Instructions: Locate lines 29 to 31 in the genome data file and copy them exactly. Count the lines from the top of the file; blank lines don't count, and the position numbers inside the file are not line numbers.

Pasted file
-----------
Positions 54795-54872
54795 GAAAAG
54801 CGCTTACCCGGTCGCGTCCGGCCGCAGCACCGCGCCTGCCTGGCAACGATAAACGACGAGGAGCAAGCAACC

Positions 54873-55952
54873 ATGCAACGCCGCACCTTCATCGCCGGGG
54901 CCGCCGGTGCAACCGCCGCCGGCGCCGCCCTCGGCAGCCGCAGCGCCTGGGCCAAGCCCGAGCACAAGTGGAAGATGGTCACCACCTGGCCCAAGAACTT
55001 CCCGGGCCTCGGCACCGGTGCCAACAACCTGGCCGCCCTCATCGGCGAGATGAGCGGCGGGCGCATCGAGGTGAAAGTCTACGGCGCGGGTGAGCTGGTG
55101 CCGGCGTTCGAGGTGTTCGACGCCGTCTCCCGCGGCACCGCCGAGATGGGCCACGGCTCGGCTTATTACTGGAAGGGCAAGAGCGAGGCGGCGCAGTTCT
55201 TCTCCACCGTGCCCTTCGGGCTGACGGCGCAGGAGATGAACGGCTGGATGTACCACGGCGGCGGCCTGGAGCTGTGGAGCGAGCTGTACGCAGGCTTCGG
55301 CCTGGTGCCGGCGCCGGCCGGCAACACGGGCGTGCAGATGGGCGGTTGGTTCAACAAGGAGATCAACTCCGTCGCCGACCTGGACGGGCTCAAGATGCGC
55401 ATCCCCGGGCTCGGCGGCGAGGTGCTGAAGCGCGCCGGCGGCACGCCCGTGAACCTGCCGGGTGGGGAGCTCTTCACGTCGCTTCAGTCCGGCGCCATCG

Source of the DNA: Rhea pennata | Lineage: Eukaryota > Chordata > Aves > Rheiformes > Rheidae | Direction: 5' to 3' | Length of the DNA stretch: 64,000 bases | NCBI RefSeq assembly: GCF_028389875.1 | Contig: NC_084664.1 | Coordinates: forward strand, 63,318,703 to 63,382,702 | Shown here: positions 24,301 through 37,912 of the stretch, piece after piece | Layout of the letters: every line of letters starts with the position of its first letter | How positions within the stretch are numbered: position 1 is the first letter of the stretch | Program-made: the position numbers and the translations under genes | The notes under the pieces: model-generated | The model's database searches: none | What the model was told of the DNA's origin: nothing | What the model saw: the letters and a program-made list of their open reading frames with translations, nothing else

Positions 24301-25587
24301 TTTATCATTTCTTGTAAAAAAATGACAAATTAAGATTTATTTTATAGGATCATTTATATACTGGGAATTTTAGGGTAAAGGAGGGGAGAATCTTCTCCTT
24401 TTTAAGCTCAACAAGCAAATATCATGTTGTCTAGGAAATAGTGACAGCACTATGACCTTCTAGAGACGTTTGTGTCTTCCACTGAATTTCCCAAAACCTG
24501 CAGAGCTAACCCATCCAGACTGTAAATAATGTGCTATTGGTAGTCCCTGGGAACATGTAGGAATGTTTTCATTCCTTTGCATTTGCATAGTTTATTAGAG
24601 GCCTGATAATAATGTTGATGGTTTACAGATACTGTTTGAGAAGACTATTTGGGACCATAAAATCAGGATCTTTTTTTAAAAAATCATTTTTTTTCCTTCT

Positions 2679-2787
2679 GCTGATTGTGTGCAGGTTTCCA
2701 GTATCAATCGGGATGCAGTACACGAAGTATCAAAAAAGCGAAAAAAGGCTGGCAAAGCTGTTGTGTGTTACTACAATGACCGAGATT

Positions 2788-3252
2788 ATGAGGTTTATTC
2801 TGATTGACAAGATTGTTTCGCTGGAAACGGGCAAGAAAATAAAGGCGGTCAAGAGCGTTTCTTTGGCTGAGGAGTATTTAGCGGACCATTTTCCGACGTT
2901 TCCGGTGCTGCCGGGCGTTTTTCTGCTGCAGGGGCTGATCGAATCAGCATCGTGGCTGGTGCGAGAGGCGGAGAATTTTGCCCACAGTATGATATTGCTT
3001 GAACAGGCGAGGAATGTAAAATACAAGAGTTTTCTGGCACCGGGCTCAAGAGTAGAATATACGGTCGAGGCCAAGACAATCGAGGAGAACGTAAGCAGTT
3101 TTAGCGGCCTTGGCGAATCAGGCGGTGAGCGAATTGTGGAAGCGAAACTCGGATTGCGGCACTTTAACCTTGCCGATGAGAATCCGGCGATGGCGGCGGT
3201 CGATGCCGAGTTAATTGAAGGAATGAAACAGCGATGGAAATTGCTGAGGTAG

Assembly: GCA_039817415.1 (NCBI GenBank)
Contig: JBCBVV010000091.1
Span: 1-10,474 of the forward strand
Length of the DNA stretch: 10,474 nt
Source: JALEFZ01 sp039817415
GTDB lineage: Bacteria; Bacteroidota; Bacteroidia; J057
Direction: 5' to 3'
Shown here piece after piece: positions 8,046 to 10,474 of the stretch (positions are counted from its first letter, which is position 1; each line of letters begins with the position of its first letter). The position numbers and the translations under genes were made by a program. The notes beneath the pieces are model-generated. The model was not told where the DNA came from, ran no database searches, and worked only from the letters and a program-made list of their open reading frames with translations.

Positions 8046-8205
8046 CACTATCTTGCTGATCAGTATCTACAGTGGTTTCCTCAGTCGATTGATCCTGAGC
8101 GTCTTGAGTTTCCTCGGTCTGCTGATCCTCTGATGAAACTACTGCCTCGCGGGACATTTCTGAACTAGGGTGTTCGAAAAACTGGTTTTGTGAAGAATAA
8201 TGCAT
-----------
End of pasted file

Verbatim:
Contig: JBCBVV010000091.1
Span: 1-10,474 of the forward strand
Length of the DNA stretch: 10,474 nt